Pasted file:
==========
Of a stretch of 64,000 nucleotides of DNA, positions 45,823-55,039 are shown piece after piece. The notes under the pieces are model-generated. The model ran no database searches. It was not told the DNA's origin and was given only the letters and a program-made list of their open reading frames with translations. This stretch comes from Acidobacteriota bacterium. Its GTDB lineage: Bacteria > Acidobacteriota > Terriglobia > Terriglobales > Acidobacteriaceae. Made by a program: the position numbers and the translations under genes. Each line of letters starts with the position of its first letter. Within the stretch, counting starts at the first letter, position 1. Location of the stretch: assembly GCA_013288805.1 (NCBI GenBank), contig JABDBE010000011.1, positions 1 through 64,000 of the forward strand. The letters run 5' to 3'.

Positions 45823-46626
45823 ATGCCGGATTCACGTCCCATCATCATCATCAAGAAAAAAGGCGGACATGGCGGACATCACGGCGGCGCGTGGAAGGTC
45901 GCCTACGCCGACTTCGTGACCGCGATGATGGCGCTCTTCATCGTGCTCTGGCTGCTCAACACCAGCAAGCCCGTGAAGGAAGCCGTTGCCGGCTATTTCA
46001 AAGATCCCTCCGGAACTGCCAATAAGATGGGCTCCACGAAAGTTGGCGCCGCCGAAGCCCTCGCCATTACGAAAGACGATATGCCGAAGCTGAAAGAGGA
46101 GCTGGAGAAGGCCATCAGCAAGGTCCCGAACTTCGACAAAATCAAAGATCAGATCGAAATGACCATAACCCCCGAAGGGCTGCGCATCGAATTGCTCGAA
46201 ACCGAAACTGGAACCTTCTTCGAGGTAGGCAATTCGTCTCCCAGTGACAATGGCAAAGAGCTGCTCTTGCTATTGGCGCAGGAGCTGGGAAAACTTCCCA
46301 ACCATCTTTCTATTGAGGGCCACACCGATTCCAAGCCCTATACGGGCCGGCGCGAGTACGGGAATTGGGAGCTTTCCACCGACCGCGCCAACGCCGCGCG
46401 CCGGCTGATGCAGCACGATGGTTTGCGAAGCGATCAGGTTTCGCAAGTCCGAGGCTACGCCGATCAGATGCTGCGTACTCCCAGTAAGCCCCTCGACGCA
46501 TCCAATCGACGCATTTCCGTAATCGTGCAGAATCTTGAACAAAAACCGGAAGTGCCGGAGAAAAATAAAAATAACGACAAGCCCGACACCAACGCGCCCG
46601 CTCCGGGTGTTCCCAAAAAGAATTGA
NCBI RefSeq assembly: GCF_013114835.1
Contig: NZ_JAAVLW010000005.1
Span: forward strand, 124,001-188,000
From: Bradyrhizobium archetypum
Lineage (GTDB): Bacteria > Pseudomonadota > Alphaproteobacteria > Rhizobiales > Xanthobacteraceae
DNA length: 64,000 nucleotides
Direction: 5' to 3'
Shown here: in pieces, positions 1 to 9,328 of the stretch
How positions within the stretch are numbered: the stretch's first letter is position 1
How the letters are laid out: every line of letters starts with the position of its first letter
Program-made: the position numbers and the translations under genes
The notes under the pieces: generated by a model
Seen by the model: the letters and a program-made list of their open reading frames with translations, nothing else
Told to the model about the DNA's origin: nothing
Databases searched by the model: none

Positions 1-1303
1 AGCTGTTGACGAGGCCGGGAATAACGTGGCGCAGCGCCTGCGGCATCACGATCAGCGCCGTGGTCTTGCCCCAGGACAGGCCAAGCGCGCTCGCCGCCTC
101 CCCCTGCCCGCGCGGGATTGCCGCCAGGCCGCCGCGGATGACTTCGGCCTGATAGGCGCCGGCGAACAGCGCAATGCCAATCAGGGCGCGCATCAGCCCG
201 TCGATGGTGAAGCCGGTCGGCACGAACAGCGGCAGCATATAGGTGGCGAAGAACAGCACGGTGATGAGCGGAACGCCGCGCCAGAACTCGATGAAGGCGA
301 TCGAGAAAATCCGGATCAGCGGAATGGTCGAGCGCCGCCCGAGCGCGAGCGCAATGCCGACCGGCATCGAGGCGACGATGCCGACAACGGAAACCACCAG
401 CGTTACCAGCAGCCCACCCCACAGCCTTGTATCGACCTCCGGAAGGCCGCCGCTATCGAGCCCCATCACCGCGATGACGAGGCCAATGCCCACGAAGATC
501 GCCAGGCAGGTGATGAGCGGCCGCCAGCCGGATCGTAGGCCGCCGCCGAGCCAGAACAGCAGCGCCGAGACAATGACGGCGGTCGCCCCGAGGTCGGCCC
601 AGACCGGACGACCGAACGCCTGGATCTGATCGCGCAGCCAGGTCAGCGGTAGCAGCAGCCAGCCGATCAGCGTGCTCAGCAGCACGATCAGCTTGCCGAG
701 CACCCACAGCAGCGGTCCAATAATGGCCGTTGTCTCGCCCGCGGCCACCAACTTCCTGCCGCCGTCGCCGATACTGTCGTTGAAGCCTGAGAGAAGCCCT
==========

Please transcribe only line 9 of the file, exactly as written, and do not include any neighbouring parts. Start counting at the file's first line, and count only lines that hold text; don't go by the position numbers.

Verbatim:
46401 CCGGCTGATGCAGCACGATGGTTTGCGAAGCGATCAGGTTTCGCAAGTCCGAGGCTACGCCGATCAGATGCTGCGTACTCCCAGTAAGCCCCTCGACGCA